Reconnecting With Myself After 2 Years

A headshot of Wendy wearing glasses, red lipstick and a white t-shirt. She's wearing silver earrings and a tracheostomy tube. A scenic painting hangs behind her.
A headshot of Wendy wearing glasses, red lipstick and a white T-shirt. She’s wearing silver earrings and a trach tube. A scenic painting hangs behind her.

I remember the moment it hit me that everything had changed.

It was September 2021, and I was sitting in my bedroom in New York. I’d taken all of my fall and winter clothes out from storage, ready to switch closets in time for the new season. When I saw what was in my suitcase, memories came flooding back.

Here was my beloved orange blazer, which I bought during a special trip in Europe and wore for a major HuffPost video. It was once my signature piece, one that gave me courage and made me feel like I could do anything. And here was my floral bomber jacket that I used to wear to in-person panels and that made me fall in love with jewel tones. And there were my ripped jeans that looked good with everything.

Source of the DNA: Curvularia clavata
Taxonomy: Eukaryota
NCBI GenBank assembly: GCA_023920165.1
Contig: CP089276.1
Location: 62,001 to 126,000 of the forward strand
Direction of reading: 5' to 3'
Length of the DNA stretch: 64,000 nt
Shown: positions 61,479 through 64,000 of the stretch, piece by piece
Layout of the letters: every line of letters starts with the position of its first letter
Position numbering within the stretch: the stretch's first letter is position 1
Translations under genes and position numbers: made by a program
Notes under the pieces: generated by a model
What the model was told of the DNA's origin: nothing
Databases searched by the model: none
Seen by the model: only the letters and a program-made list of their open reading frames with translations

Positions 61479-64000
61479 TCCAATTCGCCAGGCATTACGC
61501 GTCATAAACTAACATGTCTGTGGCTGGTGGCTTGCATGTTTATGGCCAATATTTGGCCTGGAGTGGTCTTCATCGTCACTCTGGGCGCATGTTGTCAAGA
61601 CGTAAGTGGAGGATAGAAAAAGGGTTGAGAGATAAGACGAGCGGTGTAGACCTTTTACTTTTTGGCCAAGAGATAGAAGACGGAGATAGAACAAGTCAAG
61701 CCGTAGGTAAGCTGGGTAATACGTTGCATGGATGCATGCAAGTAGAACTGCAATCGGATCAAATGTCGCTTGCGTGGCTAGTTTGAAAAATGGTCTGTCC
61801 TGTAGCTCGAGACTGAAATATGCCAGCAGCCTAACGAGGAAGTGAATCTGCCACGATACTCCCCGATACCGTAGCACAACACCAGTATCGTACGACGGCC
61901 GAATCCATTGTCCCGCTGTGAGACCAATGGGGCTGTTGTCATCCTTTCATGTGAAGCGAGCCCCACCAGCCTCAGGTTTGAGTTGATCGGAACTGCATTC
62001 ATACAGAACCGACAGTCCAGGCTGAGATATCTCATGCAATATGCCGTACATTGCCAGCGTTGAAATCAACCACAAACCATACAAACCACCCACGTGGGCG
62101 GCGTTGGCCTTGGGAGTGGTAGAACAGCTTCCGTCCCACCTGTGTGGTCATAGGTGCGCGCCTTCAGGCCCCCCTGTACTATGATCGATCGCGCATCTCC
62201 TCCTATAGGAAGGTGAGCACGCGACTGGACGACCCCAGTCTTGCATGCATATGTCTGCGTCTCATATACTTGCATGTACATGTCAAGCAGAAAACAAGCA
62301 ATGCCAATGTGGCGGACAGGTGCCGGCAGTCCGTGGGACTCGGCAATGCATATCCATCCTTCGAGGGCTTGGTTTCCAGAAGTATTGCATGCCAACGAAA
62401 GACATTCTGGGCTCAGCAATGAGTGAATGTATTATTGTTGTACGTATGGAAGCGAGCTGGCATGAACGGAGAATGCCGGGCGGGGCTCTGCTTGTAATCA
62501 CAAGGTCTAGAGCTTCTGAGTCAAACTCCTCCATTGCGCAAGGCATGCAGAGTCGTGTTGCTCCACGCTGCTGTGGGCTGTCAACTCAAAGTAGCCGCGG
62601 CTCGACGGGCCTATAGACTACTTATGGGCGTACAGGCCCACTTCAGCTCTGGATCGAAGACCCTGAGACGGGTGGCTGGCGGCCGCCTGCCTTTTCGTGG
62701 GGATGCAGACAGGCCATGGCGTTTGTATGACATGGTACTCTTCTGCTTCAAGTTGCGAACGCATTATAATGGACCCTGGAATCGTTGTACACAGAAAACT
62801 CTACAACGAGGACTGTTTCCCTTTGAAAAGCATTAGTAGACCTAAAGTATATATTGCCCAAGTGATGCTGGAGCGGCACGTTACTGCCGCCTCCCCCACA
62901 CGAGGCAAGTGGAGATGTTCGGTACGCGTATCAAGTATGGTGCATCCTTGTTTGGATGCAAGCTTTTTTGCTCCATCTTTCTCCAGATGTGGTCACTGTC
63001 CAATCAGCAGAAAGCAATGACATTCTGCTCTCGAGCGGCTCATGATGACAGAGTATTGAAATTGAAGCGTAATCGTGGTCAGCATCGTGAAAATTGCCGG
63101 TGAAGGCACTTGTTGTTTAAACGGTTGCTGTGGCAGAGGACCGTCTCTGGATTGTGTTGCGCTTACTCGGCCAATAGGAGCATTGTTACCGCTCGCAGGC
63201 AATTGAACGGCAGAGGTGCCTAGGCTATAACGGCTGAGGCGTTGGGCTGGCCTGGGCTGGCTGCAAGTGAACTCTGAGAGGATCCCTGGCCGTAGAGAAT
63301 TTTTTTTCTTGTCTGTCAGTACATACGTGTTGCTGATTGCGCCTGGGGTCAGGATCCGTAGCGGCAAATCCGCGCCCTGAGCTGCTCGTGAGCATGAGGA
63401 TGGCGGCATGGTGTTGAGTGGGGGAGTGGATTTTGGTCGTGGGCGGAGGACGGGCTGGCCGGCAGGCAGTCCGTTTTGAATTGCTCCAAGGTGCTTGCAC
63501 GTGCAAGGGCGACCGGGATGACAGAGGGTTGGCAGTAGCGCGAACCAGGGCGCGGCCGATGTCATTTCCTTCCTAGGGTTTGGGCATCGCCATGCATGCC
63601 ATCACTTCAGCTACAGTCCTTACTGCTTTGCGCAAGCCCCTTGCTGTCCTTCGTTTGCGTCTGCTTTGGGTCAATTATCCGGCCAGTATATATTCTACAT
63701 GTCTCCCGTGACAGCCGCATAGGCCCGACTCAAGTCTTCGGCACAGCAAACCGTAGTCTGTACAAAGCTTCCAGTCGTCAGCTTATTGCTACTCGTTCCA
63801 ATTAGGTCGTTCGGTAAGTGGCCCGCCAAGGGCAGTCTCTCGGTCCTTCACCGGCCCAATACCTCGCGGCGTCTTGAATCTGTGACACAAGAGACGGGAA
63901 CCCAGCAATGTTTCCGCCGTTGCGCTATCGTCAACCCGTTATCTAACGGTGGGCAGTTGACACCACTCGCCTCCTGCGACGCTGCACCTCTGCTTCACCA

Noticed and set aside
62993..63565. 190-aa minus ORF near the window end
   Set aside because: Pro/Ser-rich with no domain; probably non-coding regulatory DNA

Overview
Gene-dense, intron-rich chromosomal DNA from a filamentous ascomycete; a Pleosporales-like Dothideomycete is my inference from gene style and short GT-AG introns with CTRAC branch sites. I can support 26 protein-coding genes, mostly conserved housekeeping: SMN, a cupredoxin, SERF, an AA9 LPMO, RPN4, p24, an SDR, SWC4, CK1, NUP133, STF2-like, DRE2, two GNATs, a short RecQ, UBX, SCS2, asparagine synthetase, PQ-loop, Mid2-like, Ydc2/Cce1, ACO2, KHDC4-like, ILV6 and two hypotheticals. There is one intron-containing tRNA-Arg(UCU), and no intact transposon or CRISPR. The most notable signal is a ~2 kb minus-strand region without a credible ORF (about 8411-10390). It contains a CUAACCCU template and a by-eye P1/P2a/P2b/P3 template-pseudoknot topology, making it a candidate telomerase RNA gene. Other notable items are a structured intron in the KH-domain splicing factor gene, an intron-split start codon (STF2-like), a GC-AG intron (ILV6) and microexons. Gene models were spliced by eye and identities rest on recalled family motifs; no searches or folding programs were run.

I had not worn any of these clothes in well over a year — since before the
pandemic. They were like a time capsule, reminiscent of a more innocent, joyful and vibrant past. They had an aura of purity, untouchable, as though if I put any of them on now, they would become tainted.

Looking at them, I felt the ghost of who I used to be. I used to walk into the office every single day wearing a different shade of lipstick. I wore lipstick not because I was insecure about my looks, but because I loved the way it made me feel. Even if I went to work bare-faced with nothing but lipstick on, I didn’t care. It
empowered me. I put on knee-high suede heels. I wore flower garlands. I
experimented with fashion and put together new outfits that made me feel
confident and beautiful at the same time.